Additionally, a balanced GM is important for cardiac repair. Certain metabolites and microorganisms have been linked to the development of coronary artery disease (CAD) and atherosclerosis. A comparison between healthy adults and coronary patients revealed the presence of Helicobacter pylori, cytomegalovirus, hepatitis C virus, Chlamydia pneumoniae and Porphyromonas gingivalis in affected individuals. In addition, the population profile of gut microbes changes depending on the type of disease. For example, asymptomatic plaques had an abundance of Porphyromonadaceae, Bacteroidaceae, Micrococcacaea, and Streptococcacaea, and symptomatic atherosclerotic plaques showed elevated levels of Helicobacteraceae, Neisseriaceae, and Thiotrichacaea. Other microbes that cause heart disease are Escherichia coli, Klebsiella penumoniae and Streptococcus viridans. While higher HDL has been associated with Firmicutes, Eggerthella is associated with lower HDL cholesterol. Experimental studies in mouse models have demonstrated that a reduction in Lactobacillus causes myocardial infarction (MI). Similar results were found in mice treated with dose-dependent antibiotics, and dietary SCFA supplementation improved physiological status and survival of mice. Post-stroke recovery improved with a healthy gut microbiome, possessing a greater abundance of SCFA-producing bacteria (eg, Bifidobacterium longum, Clostridium symbiosum, and Lactobacillus fermentum).

The state of GM is reflected in the quality of bone health. Experimental studies in mice have demonstrated a 99% decrease in gut microbes, resulting in increased trabecular bone mass compared to control mice. The Lactobacillus reuteri probiotic treatment protected the mice from bone mass loss. Bifidobacterium longum and Lactobacillus plantarum treatment have been shown to reverse blunted skeletal development in germ-free mice. Similarly, Pstpip2cmo mice predisposed to autoinflammatory osteomyelitis did not develop osteomyelitis through dietary modification of the gut microbiota.

An imbalance in the GM can negatively affect the kidneys. Metabolites from an imbalanced gut including urea, indoxyl sulfate (IS) and p-cresyl sulfate (PCS) cause abnormal activation of immune cells, and overproduction of antibodies, immune complexes and inflammatory factors can damage the renal parenchyma. Administration of the probiotic L. Casei restores the SCFA-producing gut microbiome and nicotinamide metabolism lowered blood pressure, improved kidney failure, and prevented complications in patients with chronic kidney disease (CKD). Studies have shown a strong correlation between gut flora and diabetes, with an effective treatment strategy for diabetes being restoration of the gut microbiome.

To conclude, MR methodologies have developed new strategies, ranging from cell-derived factors to pluripotent stem cells, that promote the paracrine effect by stimulating the regeneration of damaged cells. Donor cells do not have to persist to ensure disease-free status.

Managing the gut microbiome should be an essential part of any MR process, as it prepares the system to exploit the full potential of sophisticated MR tools. The gut microbiome represents a group of cells that influence treatment outcomes. It not only plays a role in cell differentiation, proliferation and paracrine effects, but also influences tissue repair and regeneration. The gut microbiome even affects organs at a distant site, via its inter-organ axes such as the gut-brain, gut-lung, and gut-skin axis, to name a few. Simple strategies such as dietary interventions, lifestyle modifications, and safe dietary supplements such as probiotics and prebiotics can work wonders to promote regeneration. The gut microbiome works endlessly from tissue repair, inflammation, and regeneration, and it continues to be present even after tissues have matured for homeostasis. It makes GM management essential to the success of any RM tool.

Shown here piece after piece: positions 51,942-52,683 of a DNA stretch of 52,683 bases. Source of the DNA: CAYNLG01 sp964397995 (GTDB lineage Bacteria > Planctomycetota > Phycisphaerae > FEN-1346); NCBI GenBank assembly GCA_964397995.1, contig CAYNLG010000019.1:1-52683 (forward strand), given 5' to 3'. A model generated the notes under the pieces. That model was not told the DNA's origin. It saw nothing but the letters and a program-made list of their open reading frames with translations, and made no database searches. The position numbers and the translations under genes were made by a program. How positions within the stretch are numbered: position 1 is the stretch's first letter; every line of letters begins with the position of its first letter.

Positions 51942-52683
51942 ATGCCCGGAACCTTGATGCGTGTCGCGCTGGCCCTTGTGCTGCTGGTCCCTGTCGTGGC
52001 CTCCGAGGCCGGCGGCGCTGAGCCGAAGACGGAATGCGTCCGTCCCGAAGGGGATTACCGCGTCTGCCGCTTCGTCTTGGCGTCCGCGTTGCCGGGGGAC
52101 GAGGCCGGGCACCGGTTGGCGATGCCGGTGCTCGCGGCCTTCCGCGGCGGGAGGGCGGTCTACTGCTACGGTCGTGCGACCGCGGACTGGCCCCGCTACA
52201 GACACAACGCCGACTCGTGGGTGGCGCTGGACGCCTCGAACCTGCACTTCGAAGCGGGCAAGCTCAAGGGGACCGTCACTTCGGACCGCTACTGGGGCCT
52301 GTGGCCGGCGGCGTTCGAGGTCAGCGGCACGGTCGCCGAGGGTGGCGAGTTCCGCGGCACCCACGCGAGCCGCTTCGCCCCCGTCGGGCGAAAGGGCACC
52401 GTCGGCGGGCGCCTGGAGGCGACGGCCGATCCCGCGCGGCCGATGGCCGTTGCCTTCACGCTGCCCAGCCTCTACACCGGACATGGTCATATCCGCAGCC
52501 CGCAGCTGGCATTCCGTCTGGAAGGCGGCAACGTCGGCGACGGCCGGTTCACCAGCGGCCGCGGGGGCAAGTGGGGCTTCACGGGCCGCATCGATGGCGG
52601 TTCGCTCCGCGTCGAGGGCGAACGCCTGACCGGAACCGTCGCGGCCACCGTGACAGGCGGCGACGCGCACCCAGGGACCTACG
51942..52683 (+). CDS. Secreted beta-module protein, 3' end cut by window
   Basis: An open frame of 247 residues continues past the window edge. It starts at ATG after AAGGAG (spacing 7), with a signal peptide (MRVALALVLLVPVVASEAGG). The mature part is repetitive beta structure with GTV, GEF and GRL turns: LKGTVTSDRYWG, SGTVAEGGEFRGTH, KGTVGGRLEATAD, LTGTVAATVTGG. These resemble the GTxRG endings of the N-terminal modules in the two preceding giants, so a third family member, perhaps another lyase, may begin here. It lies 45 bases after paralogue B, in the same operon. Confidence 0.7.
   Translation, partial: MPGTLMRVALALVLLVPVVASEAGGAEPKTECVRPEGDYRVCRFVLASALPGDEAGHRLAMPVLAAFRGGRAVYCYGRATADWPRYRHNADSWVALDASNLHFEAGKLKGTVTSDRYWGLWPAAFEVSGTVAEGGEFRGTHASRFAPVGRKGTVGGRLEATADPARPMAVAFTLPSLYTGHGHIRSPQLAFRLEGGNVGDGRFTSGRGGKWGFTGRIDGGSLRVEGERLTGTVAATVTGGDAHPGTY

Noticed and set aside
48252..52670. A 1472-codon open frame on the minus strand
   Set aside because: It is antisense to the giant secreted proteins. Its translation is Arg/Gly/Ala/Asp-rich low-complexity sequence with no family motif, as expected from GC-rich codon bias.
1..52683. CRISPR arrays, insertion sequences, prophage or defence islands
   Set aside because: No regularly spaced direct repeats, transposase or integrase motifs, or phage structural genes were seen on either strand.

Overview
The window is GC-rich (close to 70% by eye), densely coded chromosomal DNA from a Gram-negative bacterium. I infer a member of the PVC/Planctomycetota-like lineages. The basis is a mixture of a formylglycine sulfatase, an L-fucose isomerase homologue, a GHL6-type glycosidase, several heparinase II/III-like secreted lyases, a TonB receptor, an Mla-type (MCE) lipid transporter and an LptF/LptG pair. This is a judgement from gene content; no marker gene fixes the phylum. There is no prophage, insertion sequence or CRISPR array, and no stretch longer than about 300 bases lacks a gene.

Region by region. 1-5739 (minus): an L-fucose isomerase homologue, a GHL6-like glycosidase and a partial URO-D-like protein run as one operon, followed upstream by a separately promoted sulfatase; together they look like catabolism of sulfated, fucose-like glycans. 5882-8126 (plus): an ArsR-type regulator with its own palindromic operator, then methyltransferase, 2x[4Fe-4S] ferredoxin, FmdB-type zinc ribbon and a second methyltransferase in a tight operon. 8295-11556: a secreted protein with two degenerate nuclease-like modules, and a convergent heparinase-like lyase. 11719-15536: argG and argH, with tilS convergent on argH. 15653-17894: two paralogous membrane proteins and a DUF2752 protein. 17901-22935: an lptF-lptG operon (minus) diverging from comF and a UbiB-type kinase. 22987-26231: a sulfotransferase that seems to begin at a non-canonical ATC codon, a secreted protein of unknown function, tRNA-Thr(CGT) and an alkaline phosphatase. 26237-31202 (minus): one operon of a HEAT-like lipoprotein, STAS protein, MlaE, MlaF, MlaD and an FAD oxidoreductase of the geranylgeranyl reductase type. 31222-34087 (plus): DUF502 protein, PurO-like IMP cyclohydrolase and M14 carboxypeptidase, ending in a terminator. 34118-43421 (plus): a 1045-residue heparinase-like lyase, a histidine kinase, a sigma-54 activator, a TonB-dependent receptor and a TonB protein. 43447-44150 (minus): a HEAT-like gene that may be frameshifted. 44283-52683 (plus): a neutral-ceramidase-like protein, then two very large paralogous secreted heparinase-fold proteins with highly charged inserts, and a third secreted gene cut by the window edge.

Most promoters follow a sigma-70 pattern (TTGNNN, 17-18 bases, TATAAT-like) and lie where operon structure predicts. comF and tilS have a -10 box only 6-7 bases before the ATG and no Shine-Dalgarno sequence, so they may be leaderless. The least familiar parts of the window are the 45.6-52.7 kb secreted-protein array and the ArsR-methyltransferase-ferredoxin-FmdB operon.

About the corresponding author:

Dr. Samuel JK Abraham, after medical training and training in pediatric surgery in India, joined Yamanashi University for postgraduate training in pediatric cardiac surgery and earned a Ph.D. Founded GN Corporation (GNC) in 2002 in Yamanashi, Japan, and in collaboration with Japanese institutes in the field of biomaterials and tissue engineering, in 2005 founded the Nichi-In Center for Regenerative Medicine and initiated stem cell research producing cell therapy solutions in the specialties of ophthalmology, orthopedics and urology. In 2010, began multidisciplinary clinical research on new strains of biological response modifying glucans produced by Aureobasidium Pullulans to address unmet needs and rare diseases, including neurodevelopmental conditions such as autism, genetic diseases such than Duchenne muscular dystrophy. GNC undertakes translational research that complements MR with a focus on neurodegenerative diseases such as Parkinson’s disease, Alzheimer’s disease, and neuroinflammatory diseases such as multiple sclerosis.

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Stella Richards

SOURCE Index of Sciences Ltd